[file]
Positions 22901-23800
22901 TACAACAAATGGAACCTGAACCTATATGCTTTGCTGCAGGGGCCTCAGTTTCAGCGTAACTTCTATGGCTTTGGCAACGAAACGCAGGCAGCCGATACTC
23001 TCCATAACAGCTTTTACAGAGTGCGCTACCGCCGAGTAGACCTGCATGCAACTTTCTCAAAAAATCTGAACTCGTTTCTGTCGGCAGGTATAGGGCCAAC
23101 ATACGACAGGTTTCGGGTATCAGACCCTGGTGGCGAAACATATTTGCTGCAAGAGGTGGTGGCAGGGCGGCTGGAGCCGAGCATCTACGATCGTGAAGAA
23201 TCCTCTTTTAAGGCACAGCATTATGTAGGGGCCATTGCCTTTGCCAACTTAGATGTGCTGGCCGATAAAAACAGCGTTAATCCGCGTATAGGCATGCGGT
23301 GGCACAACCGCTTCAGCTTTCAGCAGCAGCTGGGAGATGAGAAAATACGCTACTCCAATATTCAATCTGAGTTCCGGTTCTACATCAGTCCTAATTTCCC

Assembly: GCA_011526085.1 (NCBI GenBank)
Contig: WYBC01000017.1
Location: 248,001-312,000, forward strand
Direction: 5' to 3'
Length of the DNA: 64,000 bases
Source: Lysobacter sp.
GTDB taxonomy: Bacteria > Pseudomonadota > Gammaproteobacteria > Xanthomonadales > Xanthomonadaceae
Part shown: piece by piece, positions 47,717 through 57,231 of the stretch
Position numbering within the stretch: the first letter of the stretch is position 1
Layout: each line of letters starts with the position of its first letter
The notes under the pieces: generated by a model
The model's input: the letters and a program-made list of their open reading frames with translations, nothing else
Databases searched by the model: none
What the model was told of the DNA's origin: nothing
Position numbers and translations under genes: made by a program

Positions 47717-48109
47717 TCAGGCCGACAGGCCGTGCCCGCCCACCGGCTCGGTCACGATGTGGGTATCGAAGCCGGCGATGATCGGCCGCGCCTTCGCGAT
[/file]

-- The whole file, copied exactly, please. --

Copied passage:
Positions 22901-23800
22901 TACAACAAATGGAACCTGAACCTATATGCTTTGCTGCAGGGGCCTCAGTTTCAGCGTAACTTCTATGGCTTTGGCAACGAAACGCAGGCAGCCGATACTC
23001 TCCATAACAGCTTTTACAGAGTGCGCTACCGCCGAGTAGACCTGCATGCAACTTTCTCAAAAAATCTGAACTCGTTTCTGTCGGCAGGTATAGGGCCAAC
23101 ATACGACAGGTTTCGGGTATCAGACCCTGGTGGCGAAACATATTTGCTGCAAGAGGTGGTGGCAGGGCGGCTGGAGCCGAGCATCTACGATCGTGAAGAA
23201 TCCTCTTTTAAGGCACAGCATTATGTAGGGGCCATTGCCTTTGCCAACTTAGATGTGCTGGCCGATAAAAACAGCGTTAATCCGCGTATAGGCATGCGGT
23301 GGCACAACCGCTTCAGCTTTCAGCAGCAGCTGGGAGATGAGAAAATACGCTACTCCAATATTCAATCTGAGTTCCGGTTCTACATCAGTCCTAATTTCCC

Assembly: GCA_011526085.1 (NCBI GenBank)
Contig: WYBC01000017.1
Location: 248,001-312,000, forward strand
Direction: 5' to 3'
Length of the DNA: 64,000 bases
Source: Lysobacter sp.
GTDB taxonomy: Bacteria > Pseudomonadota > Gammaproteobacteria > Xanthomonadales > Xanthomonadaceae
Part shown: piece by piece, positions 47,717 through 57,231 of the stretch
Position numbering within the stretch: the first letter of the stretch is position 1
Layout: each line of letters starts with the position of its first letter
The notes under the pieces: generated by a model
The model's input: the letters and a program-made list of their open reading frames with translations, nothing else
Databases searched by the model: none
What the model was told of the DNA's origin: nothing
Position numbers and translations under genes: made by a program

Positions 47717-48109
47717 TCAGGCCGACAGGCCGTGCCCGCCCACCGGCTCGGTCACGATGTGGGTATCGAAGCCGGCGATGATCGGCCGCGCCTTCGCGAT